No Cushy Cell for Griner, WNBA Star Being Sent to Russian Prison Colony

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Details are emerging about 6-foot-9 WNBA star Brittney Griner’s likely prison conditions in Russia.

Griner was sentenced to nine years in prison after she was found guilty of drug possession and drug smuggling in Russia. The judge also fined her 1 million rubles.

“Corrective labor colonies” are the most common type of prison in Russia and they’re described as “a place where the authorities can act with impunity, free to torture prisoners in the hope of extracting a false confession.”

Prisoners are assigned to “work brigades” and given daily tasks to complete. The system is designed to punish them further even if they complete the task.

“In many ways, even more cruel was the Catch-22 built into [the] forced labour: Fill your work quotas and the quotas themselves will be increased; yet fail to meet them and you’ll be punished.”

Life in a Russian prison can be very difficult, according to the brother of an American imprisoned in Russia. U.S. Marine Paul Whelan was arrested in Russia and accused of being a spy, which he denies. His brother, David Whelan, has spoken out about the condition of the prisons.

USA Today reported that Griner’s cell likely has “ancient” plumbing. Many cells have no toilet, but only a hole in the ground.

“When they talk about buildings being Stalin-era, they’re not kidding,” David Whelan said.

In response, Griner said, “I want to apologize to my teammates, my club, my fans and the city of (Yekaterinburg) for my mistake that I made and the embarrassment that I brought on them.”

“I want to also apologize to my parents, my siblings, the Phoenix Mercury organization back at home, the amazing women of the WNBA, and my amazing spouse back at home,” she added.

Griner traveled to Russia where she was arrested with carrying cannabis oil vape cartridges in her luggage. Griner admitted to carrying the drugs and pled guilty to the charges.

To gain her freedom, Joe Biden is reportedly offering to trade notorious Russian terrorist arms dealer Viktor Bout who is serving a 25-year sentence in a U.S. prison.

Bout, who inspired the movie “Lord of War” starring Nicholas Cage, was found guilty of conspiracy to kill Americans, conspiracy to deliver anti-aircraft missiles, and aiding a terrorist organization.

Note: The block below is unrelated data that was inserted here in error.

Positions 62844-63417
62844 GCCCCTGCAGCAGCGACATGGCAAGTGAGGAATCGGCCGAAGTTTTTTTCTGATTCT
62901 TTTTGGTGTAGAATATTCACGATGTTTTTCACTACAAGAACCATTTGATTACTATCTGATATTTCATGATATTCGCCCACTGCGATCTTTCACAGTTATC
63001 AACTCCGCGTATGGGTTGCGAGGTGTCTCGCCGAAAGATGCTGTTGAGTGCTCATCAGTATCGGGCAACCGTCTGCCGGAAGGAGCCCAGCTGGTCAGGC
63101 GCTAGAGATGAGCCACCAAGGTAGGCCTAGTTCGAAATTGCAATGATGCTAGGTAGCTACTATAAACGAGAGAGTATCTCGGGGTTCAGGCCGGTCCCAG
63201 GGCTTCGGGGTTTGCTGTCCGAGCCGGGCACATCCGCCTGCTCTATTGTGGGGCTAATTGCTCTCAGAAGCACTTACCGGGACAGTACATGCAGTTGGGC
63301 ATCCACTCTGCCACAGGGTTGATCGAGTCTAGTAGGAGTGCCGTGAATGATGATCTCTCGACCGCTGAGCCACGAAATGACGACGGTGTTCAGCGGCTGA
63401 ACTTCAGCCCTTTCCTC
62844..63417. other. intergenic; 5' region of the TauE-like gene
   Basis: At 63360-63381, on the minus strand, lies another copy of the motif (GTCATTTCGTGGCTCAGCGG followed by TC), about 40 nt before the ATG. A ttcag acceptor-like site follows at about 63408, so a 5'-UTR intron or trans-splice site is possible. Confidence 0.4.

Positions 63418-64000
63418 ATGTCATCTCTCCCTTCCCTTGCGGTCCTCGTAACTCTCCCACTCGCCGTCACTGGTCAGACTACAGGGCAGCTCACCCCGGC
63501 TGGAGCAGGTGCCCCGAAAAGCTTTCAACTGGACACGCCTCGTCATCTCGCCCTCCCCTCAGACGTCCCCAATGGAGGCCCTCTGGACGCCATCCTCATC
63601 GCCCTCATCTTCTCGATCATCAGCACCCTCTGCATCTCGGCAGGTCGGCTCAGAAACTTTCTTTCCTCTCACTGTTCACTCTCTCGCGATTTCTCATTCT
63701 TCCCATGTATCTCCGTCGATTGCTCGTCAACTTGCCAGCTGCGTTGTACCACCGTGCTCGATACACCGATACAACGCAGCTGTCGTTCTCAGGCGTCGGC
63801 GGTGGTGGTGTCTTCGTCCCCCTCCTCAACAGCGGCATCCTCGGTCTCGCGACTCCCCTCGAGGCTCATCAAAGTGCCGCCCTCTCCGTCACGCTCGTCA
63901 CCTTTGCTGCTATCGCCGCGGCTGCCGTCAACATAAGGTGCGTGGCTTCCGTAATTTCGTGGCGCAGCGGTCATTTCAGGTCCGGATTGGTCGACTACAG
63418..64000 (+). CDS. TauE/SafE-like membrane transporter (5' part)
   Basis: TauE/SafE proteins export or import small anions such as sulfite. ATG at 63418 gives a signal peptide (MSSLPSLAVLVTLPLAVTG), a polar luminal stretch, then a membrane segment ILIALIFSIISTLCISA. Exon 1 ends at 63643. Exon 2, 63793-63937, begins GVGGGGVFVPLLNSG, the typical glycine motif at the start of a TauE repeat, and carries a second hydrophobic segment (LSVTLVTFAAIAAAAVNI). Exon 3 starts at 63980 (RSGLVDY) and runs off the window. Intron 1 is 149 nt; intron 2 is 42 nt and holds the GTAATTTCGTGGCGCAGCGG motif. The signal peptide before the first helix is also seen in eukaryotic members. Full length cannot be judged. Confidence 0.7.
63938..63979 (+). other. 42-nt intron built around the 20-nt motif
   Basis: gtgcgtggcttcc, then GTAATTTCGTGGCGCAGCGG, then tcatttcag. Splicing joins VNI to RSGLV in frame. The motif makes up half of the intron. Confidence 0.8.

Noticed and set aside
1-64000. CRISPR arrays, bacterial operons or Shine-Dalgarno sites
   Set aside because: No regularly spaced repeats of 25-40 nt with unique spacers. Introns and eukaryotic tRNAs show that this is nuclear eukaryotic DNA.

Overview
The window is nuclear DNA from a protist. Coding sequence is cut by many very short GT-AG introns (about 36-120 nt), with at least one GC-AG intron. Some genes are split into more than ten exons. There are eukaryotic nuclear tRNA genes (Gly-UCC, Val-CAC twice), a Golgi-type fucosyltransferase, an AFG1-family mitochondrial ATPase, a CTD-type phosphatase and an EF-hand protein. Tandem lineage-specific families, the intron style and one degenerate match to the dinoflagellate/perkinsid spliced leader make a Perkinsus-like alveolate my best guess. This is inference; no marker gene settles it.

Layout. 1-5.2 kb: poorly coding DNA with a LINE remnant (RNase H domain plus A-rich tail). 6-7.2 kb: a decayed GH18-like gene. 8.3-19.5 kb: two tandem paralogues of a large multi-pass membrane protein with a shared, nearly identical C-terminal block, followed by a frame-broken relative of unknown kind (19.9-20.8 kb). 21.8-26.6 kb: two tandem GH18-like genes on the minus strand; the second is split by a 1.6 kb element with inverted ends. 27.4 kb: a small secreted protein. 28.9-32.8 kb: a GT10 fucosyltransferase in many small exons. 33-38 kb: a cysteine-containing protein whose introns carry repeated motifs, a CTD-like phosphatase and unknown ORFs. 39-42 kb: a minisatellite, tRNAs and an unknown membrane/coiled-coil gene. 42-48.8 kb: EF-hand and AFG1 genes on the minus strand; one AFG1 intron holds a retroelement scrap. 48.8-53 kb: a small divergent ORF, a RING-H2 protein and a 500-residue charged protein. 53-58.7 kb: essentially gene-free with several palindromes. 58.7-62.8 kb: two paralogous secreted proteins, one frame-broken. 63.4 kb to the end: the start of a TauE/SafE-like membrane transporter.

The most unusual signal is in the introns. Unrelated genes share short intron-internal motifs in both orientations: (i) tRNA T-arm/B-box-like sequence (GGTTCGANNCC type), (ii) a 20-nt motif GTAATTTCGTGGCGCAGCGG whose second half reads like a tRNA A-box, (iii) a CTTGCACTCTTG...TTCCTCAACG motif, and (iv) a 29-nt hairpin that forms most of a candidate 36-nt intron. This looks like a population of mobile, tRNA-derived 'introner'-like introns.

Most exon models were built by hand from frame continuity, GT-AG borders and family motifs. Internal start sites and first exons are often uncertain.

He offered $20 million in weapons to a narco-terrorist group called Revolutionary Armed Forces of Colombia.

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This “breathtaking arsenal of weapons” included hundreds of surface-to-air missiles, machine guns and sniper rifles. He also offered 10 million rounds of ammunition and five tons of plastic explosives.

Bout, known as the “Merchant of Death,” was captured in a sting operation carried out by U.S. Drug Enforcement Administration informants in Bangkok, Thailand.

President Donald Trump said the swap “doesn’t seem like a very good trade.”

“She knew you don’t go in there loaded up with drugs, and she admitted it,” Trump said.

“I assume she admitted it without too much force because it is what it is, and it certainly doesn’t seem like a very good trade, does it? He’s absolutely one of the worst in the world, and he’s gonna be given his freedom because a potentially spoiled person goes into Russia loaded up with drugs.”

“She went in there loaded up with drugs into a hostile territory where they’re very vigilant about drugs,” Trump added.

“They don’t like drugs. And she got caught. And now we’re supposed to get her out — and she makes, you know, a lot of money, I guess. We’re supposed to get her out for an absolute killer and one of the biggest arms dealers in the world. Killed many Americans. Killed many people.”

In addition to receiving Griner, the trade would also free 52-year-old retired U.S. Marine Paul Whelan who was arrested in 2018 in Russia on espionage charges.

Whelan was found guilty and sentenced in June 2020 to 16 years of “hard labor” in a Russian prison.

More on this story via Fox News:

The Russian state-owned news agency TASS originally reported in May that talks are underway to exchange Bout for Griner.

Russian officials see Bout as a “high-value asset” and are likely pushing hard for the exchange, according to former Defense Intelligence Agency officer Rebekah Koffler.

“Moscow wants him back because he possesses critical insights that he can share with the GRU, his former agency. Having been in a U.S. prison and interrogated by U.S. officials, he knows what our intelligence requirements are and other information that is valuable for the Russians,” Koffler, the author of “Putin’s Playbook: Russia’s Secret Plan to Defeat America,” told Fox News Digital.

“It would be a big mistake for the U.S. to give up Viktor Bout, as much as one feels compassion for Ms. Griner and Mr. Whelan.”

The Biden administration confirmed Wednesday that it has made a “substantial proposal” to help free Griner and Whelan.

“The U.S. government continues to work aggressively, pursuing every avenue, to make that happen and as part of those efforts we made a substantial proposal to bring Brittney Griner and Paul Whelan home,” a White House spokesperson told Fox News on Wednesday.